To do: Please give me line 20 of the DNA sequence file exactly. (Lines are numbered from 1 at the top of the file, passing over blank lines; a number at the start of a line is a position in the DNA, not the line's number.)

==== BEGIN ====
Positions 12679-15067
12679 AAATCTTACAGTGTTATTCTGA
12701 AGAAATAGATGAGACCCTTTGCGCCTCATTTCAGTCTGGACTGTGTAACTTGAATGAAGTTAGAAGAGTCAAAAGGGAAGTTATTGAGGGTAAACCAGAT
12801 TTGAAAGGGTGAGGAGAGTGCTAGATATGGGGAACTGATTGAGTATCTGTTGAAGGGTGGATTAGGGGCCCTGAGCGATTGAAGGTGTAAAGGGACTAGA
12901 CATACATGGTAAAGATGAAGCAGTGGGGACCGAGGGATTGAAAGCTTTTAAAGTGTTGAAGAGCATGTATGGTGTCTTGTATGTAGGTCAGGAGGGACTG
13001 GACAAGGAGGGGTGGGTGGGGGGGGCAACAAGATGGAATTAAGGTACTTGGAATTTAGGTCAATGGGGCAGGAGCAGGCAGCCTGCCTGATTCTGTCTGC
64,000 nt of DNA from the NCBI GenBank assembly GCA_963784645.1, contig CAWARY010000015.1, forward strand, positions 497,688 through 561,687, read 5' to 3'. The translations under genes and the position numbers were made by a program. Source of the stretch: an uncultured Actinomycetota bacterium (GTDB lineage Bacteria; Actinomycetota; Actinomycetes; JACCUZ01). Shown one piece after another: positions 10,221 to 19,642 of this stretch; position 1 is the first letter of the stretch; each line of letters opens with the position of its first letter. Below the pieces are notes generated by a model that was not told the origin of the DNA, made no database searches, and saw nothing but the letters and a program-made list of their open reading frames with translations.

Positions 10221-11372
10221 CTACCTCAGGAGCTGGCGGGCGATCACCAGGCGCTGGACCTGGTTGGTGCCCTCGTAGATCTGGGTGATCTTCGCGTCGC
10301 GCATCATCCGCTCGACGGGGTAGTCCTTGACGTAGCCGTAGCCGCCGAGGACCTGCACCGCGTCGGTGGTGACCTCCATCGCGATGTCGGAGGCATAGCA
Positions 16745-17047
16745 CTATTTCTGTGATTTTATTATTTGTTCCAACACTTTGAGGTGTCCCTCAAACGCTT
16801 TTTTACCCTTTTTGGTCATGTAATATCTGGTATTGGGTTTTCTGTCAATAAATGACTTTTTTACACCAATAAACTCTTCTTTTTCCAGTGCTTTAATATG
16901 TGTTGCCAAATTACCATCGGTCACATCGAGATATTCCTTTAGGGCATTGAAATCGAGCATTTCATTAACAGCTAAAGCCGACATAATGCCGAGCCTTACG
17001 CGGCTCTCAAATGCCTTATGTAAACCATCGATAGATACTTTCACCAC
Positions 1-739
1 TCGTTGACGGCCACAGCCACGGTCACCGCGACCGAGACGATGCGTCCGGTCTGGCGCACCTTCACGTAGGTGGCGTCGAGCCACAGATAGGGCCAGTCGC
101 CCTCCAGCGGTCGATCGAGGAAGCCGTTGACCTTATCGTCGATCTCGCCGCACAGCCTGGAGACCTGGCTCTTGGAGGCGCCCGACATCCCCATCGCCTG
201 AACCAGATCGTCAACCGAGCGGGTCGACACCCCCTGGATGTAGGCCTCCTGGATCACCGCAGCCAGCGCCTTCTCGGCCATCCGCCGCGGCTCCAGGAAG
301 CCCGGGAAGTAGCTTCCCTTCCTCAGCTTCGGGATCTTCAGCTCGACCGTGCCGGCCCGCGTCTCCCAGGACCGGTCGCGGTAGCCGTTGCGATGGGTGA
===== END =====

301 CCCGGGAAGTAGCTTCCCTTCCTCAGCTTCGGGATCTTCAGCTCGACCGTGCCGGCCCGCGTCTCCCAGGACCGGTCGCGGTAGCCGTTGCGATGGGTGA